Friday, January 3, 2014

Creature Feature #77: Camel

Camels are sometimes considered the "ships of the desert" and noted for their ability to travel for lengthy periods of time with neither food nor water. In almost every way, her body is adapted to withstand high temperatures and retain moisture, enabling her to live in extremely arid conditions*.  The one-humped dromedary camel is now almost entirely domesticated, although feral and free-ranging herds exist. She roams in nomadic herds of up to twenty females, led by a dominant male. Herds may merge during natural calamities. When rutting season comes around, the male inflates the inner palate of his mouth,  producing a deep pink sac called a "doula" which he uses to attract the females. Her close cousin, the two-humped bactrian camel, is critically endangered. The two species are able to interbreed and produce viable offspring.

* There is a really long and complicated list of adptations - if you wish to know more, visit wikipedia!

Thursday, January 2, 2014

Creature Feature #76: Caiman

Caiman are small to medium sized crocodylians that make their home in Central and South America. There are several extant species. Her diet consists predominently of fish, including pirahna, but the occasional terrestrial vertebrate or large insect is taken and devoured. She can normally be found in mangrove swamps or rivers, lurking and waiting for her prey. When it comes time to breed, she will come ashore and lay between ten to fifty eggs in a nest she has constructed from vegetation. As this vegetation decays, it produces heat and incubates the eggs. The temperature of the eggs determines the gender of the offspring, with females being produced at 32 degrees celsius or higher, and males at lower temperatures. Mothers are very protective and will carry their youngsters down to the water.

Wednesday, January 1, 2014

Creature Feature #75: Cacomistle

Welcome to the first Creature Feature of 2014. I am starting today with the first of the Cs and, if prediction serves me correctly, we should be up to N by the end of the year. I have a years worth of exciting animal discoveries planned: there will be many birds and mammals, and some of the more bizarre creepy crawlies. There are other ways to follow the Animal-A-Day/Creature Feature project too - you can watch me on twitter @makilumi or subscribe to my tumblr feed: which is exclusively dedicated to the presentation of a piece of animal art a day. Lastly, if you like my art and wish to own a piece of it yourself, then I would urge you to become a fan of my facebook page: in which I will be doing a giveaway every time I finish a letter (approximately every 36 days).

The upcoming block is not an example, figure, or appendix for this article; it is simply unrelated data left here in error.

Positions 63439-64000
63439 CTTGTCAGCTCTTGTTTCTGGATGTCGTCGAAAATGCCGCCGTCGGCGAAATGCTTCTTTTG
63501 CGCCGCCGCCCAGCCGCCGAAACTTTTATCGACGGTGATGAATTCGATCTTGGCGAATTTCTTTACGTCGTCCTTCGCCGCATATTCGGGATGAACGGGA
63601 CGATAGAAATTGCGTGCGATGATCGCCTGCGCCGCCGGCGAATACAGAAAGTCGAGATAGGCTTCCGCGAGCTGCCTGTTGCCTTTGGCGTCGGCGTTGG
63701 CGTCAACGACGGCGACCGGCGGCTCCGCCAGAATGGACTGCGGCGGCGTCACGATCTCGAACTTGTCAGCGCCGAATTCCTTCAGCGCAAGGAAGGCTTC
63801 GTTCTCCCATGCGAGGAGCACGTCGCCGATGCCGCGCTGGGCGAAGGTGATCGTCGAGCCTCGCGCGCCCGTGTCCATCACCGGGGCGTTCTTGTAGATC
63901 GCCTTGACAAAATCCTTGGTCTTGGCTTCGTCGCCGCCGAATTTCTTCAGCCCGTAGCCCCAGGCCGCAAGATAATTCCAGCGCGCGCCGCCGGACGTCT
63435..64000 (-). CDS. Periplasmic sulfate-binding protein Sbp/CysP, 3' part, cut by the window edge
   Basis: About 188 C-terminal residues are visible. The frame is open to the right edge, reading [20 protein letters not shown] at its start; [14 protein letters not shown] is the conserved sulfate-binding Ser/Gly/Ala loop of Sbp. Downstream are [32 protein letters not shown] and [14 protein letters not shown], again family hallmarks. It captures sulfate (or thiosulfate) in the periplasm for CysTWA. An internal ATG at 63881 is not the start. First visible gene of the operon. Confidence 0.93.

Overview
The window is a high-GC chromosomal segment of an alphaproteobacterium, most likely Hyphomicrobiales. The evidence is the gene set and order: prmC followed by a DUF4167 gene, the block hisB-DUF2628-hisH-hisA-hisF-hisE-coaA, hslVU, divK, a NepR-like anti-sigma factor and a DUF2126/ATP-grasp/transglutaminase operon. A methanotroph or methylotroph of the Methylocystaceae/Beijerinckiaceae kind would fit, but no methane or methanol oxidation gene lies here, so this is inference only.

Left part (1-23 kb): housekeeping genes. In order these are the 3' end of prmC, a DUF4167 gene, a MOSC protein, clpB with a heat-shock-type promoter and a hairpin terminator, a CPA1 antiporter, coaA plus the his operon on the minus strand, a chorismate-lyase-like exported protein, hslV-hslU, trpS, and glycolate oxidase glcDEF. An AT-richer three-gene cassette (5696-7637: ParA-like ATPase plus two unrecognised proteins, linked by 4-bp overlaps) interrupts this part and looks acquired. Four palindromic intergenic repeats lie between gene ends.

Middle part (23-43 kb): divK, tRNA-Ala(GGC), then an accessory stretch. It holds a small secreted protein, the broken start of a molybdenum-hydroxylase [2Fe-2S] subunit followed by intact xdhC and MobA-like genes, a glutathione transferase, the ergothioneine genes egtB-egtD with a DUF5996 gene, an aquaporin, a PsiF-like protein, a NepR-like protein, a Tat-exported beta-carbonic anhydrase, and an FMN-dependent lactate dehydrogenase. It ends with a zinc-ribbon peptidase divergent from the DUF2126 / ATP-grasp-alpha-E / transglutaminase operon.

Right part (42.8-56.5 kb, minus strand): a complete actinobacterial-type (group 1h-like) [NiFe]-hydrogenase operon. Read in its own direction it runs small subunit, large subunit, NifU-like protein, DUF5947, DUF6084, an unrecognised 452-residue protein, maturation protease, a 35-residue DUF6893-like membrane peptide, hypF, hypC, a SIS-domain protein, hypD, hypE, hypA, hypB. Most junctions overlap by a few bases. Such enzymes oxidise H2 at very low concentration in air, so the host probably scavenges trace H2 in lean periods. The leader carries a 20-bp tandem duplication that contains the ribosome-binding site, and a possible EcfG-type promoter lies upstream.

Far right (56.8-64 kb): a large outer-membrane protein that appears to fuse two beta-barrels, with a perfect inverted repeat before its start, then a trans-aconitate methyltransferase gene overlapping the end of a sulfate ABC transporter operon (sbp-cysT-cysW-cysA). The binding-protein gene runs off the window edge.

Today, we begin the year with this charming little creature:

She is a Cacomistle, a secretive cousin to the racoon. Her home is the rainforests of Central America, where she occupies the canopy - usually found in the middle and upper levels. Solitary and shy, her range can cover up to 20 hectares. She follows a variable diet: insects, fruit, small birds and other mammals, reptiles and amphibians. She frequently hunts near bromeliads, as these plants naturally collect water and thus attract  moisture-loving potential prey. The only time she interacts with males is for mating, and she is receptive for that only one day of the year. Two months later she will birth one cub, who becomes independent after three months and sets out to found a territory of his own.

The Obligatory List of New Year's Goals

Every year I make a list, and every year I enjoy striking them off as I achieve them. I never get 100%, but that's okay, these are just here to keep me focused - they are not compulsory. So, here's what I hope to achieve in 2014:

Complete "Tail of Two Scions"
Edit/Rewrite passages of "Tiriki's Great Escape"
Participate in NaNoWriMo 2014 (this one is a "maybe" and will be determined on how much of the above I get completed first).
Reflections Anthology - prepare for release in June
Get short-listed for the Sir Julius Vogel award and attend Conclave2 in April (24-27th)

Design the cover for "Tiriki's Great Escape"
Re-design the cover for "Aroha's Grand Adventure" so that it matches "Tiriki's Great Escape"
Keep active auctions up on Trade Me
Continue establishing a name and identity for myself in the art markets
Attend the ANZ ATC gathering in Kapiti
Continue with my Animal-a-Day Project (and start conceptualising a game)
 Try to do at least 5 commissions

Read and review at least ten self-published titles
Read at least three classics
Read at least five non-fiction books
Read at least five titles that have been on my shelf for a while


Attend the ATC convention in Kapiti Coast
Visit Kapiti Island

Organise a picnic
Attend (or host) at least one party
Run a scenario for beginning roleplayers

Lose about 5 kilos
Maintain optimal weight
Prepare more "real food" instead of buying take-out
Walk or bike to work at least 90% of the time
Continue my monthly squash games with Rache

Continue saving $200-$400 a fortnight
Start looking at houses and speak to bank about mortgages